I'm in the annoying and too-busy space of moving out of a place I've lived in for about 6.5 years, so I'm more behind my usual behind trying to focus on the blog and let it work it's magic on me. That said...

David Ehrenstein: The Donald Cammell weekend was awesome.

Mark Gluth: You already know what I think about Lynch vs. Didion if you got my msg. Provocative, rather amusing (to me), and you are the man, man.

Dennis: Yo! Lots to tell. Minimal time. I went to the DIA to see a presentation of Jaap Pieters' films. I went in with a vague notion and appreciation of his work. After the almost three hour presentation, all I can say without having time to really digest / think about all that is: The few comments he made after each film, and during a Q & A session, illuminated what he's doing far more than the films did on their own. I love the experience of experiencing that sort of film making, no matter what I think about the artist or films themselves. It was especially interesting that it was the Geeks, including Brandon Walley, from my beloved, now-defunct Burton Theatre who assembled this. Those people are already on another ball, and it's rolling, and that's great.

Oh, as if you didn't expect me to say this, Costello live was just incredibly fine. He's doing another 'spinning songbook' setup, where a wheel with 40 songs and categories is spun by an audience member, and the setlist of the show is comprised of that and lots of deviations from Costello. Being able to work awkward audience interactions and expectations into excellent performances of songs from his own huge catalog, and nail 90% of it all is a feat. My boyfriend Jimmy, who likes Costello but only knows the hits, just dug it, which surprised me. I thought he'd be waiting in the lobby for me, but he made it all the way through, doing his little Jimmy shouts and claps. Highest point: The category TIME came up at the end of the show proper (before three encores). After some Costello tunes with 'time' in the title or as a theme, he broke out the Stones' Out of Time. That wasn't a hit for them, I don't think, but it's a stellar tune. EC nailed it so well that I was crying. Great show. Can't wait for the Detroit one.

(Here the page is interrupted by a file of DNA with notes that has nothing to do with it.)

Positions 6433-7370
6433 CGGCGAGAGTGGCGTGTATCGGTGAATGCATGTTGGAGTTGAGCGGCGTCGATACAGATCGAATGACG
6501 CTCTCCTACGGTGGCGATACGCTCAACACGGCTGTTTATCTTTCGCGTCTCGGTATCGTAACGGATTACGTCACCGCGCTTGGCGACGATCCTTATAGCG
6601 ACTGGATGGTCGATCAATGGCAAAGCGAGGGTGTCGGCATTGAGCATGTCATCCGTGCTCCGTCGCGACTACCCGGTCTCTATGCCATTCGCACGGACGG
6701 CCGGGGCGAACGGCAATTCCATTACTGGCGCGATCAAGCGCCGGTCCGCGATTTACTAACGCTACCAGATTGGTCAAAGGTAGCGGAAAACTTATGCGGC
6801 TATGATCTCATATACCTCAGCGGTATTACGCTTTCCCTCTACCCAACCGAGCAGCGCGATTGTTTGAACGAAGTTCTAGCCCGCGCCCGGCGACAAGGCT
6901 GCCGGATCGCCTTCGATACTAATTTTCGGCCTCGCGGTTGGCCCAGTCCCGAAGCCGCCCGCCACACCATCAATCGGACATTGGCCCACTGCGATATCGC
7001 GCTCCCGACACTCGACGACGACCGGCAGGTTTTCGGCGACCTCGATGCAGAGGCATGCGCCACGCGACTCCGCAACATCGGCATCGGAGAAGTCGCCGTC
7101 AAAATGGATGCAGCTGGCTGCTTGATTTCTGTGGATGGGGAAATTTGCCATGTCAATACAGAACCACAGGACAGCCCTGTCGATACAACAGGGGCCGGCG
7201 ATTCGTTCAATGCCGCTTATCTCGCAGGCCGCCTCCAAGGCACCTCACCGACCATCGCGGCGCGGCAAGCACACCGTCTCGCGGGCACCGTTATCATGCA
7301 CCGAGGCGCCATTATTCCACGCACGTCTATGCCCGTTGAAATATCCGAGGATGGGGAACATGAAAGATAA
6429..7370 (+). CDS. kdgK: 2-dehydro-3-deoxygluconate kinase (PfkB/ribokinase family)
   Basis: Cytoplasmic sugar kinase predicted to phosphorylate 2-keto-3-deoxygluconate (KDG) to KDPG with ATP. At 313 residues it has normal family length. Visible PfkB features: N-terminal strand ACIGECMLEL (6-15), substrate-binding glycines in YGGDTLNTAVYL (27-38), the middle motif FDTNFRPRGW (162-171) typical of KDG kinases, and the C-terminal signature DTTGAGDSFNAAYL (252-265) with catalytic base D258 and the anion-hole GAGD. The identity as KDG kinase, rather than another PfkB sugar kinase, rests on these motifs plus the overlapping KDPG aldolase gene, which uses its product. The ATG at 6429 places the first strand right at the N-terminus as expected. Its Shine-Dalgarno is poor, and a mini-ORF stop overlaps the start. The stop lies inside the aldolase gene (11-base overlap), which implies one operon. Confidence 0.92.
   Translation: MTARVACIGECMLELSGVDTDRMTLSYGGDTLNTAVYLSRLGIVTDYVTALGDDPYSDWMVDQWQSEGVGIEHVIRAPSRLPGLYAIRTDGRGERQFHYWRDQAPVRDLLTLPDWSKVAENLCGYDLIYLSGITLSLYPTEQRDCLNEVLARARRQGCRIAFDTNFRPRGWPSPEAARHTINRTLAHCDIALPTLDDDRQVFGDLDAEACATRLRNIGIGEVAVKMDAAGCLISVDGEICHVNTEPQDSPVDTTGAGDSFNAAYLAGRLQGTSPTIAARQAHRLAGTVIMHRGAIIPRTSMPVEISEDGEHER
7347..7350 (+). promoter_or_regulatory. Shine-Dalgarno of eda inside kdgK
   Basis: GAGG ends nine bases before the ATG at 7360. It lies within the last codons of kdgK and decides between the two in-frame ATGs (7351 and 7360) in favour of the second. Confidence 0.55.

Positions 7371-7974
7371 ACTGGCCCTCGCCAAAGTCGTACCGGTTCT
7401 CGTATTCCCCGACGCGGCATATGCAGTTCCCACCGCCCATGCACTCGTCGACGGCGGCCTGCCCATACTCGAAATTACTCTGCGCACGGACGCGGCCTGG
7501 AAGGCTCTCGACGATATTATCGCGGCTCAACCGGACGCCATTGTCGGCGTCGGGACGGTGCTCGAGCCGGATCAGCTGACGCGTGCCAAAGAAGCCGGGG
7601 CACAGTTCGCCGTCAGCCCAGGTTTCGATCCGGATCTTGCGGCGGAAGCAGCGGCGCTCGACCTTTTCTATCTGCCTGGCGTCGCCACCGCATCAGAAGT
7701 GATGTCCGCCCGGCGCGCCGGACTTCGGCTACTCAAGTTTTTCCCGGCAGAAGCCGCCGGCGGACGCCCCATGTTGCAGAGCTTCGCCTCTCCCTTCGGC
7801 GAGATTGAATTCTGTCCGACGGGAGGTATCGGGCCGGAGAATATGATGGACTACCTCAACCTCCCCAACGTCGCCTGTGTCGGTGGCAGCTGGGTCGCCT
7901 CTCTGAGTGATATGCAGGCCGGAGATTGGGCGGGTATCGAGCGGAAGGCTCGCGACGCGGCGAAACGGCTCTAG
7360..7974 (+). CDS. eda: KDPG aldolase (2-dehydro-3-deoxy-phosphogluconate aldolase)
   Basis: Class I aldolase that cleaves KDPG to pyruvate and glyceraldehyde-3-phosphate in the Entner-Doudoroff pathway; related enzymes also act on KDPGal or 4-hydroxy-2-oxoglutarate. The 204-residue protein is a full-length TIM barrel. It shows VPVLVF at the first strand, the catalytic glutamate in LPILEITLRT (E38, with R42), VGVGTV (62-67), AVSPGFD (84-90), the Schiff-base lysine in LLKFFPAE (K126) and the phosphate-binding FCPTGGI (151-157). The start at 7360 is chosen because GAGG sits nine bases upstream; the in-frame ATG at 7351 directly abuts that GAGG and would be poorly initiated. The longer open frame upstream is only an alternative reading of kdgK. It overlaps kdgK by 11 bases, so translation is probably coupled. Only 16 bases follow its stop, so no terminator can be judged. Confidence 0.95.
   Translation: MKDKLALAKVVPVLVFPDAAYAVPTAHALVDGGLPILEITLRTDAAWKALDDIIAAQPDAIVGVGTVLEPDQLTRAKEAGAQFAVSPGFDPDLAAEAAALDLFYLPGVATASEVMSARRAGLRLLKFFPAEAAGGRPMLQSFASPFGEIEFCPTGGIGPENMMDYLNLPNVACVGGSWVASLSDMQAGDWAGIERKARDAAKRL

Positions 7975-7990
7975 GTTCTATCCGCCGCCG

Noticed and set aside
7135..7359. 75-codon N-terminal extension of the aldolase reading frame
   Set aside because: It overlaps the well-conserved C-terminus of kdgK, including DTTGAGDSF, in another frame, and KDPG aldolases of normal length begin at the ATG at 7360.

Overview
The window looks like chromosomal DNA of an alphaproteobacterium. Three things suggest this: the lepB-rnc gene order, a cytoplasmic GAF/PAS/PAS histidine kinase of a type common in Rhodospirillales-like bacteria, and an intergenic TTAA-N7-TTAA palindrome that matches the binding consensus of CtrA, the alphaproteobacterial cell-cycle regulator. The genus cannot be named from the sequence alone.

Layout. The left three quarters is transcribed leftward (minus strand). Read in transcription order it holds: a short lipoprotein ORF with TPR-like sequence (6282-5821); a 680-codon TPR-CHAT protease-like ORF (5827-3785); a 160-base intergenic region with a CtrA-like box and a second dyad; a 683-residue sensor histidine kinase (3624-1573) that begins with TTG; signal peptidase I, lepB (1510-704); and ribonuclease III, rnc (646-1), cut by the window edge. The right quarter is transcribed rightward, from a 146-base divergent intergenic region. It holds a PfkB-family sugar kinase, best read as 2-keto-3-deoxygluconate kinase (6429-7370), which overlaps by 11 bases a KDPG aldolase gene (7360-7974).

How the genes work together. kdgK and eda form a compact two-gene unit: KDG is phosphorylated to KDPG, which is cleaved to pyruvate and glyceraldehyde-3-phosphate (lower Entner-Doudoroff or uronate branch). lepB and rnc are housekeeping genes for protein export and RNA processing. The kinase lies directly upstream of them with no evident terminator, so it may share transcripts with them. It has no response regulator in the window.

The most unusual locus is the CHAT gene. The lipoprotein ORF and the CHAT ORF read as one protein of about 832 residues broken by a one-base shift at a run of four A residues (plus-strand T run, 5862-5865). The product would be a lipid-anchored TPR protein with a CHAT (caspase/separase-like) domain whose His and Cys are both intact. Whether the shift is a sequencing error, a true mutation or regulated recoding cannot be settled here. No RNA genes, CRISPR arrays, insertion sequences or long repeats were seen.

Hope you all are all well.

Best all 'round.
Njr

Sypha said...

I was about to say I've never heard of this guy until I scrolled down a bit and realized that I had seen "La Jetée" back in my first semester of college, in film class: that same day we also saw "Un Chien Andalou" and "Meshes of the Afternoon." It was kind of my first exposure to surrealist/avant-garde films, and it had a big impact on me. "La Jetée" was very creepy I thought.

Dennis, well I'm holding on to a few copies of the self-published version of "Grimoire," figuring I can sell them off one day should I ever become a well-known writer. Though like l@arstonovich I haven't been working much recently.

Oh yeah, I never mentioned my thoughts on the new Gaga on here (which some of you are probably grateful for). I enjoyed it. I wouldn't call it a masterpiece by any means, but it's a fun listen. There are a few filler tracks towards the end, but I thought most of the songs were solid.

DavidEhrenstein said...

Thouhh Marker is litersry in a way that Malick is not, Sans Soleil has much in common with The Tree of Life

Ken Baumann said...

Dennis! Ahh, I'll look forward to that Books I Loved, of course. Chris Marker day is wonderful. I've been really good. I'm struck with that particular content quiet. Yeah, very good.

Killer Luka: WOW. That's gorgeous.

DavidEhrenstein said...

Leonora Carrington R.I.P.

DavidEhrenstein said...

Latest FaBlog: Laura Ingraham IS A Right-Wing Slut!

Chilly Jay Chill said...

Hey Dennis,